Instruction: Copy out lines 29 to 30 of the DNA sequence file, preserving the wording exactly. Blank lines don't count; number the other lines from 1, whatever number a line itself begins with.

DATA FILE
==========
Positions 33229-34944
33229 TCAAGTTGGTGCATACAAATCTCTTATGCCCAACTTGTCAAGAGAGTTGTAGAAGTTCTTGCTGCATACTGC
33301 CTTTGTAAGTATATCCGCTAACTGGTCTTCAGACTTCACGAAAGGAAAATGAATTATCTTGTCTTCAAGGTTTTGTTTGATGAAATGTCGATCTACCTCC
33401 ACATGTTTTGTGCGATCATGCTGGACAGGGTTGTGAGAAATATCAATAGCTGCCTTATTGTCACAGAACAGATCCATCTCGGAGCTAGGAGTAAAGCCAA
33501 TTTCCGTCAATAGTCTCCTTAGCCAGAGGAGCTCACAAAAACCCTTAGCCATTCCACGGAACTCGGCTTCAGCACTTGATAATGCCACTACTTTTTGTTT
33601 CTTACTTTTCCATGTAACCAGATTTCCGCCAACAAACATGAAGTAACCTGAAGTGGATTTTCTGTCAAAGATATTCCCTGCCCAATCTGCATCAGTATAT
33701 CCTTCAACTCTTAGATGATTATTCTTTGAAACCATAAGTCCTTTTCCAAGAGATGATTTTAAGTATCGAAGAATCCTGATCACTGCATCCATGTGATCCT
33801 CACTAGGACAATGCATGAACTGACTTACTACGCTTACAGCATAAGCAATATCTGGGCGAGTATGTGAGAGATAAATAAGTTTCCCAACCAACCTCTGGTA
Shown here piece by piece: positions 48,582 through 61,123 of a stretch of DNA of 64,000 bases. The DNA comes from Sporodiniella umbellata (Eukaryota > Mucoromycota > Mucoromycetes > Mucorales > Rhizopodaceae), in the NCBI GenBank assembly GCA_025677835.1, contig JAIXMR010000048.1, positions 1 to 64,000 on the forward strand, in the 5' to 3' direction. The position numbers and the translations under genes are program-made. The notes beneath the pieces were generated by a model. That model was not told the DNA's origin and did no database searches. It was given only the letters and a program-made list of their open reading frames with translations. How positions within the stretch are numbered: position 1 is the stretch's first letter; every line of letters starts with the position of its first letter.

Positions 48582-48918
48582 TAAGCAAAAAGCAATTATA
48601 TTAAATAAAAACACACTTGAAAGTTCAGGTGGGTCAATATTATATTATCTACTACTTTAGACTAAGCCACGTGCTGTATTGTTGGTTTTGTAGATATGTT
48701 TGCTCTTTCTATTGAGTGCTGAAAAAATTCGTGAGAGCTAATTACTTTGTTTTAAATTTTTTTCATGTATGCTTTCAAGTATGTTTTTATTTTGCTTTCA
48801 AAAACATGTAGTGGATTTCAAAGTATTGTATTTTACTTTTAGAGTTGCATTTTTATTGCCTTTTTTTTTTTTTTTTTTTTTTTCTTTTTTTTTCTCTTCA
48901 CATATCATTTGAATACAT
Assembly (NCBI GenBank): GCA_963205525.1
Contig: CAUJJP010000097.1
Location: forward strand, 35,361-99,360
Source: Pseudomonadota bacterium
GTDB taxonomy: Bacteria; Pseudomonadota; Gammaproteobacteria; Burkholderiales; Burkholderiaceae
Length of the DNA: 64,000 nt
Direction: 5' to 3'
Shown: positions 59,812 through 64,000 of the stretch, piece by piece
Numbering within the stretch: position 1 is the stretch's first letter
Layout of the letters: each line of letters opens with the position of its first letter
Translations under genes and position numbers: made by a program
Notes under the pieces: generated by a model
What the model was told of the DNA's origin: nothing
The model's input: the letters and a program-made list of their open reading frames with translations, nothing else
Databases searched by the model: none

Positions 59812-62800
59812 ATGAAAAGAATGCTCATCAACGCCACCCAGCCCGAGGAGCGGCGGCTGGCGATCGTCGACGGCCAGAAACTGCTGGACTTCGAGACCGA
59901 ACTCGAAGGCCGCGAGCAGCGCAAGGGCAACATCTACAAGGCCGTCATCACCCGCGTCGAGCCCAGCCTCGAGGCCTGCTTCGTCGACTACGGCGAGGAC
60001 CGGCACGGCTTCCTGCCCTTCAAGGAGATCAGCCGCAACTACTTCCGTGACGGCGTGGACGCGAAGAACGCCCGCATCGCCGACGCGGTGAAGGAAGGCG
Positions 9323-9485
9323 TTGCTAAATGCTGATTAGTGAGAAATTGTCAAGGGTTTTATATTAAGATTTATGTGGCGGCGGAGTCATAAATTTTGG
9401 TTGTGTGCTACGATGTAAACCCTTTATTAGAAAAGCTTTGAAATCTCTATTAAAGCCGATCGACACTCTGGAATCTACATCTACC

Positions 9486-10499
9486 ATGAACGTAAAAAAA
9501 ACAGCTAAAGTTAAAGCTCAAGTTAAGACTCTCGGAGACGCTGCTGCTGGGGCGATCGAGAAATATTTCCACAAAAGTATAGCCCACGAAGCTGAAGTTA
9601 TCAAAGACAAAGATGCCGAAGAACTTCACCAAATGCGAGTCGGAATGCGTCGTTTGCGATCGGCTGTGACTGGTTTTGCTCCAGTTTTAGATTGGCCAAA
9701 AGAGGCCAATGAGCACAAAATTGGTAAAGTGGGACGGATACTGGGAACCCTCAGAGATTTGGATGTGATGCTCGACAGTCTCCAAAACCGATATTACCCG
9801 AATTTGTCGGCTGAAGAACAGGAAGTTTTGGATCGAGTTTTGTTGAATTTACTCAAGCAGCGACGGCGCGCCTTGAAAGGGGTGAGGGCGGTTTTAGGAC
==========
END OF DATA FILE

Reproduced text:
The model's input: the letters and a program-made list of their open reading frames with translations, nothing else
Databases searched by the model: none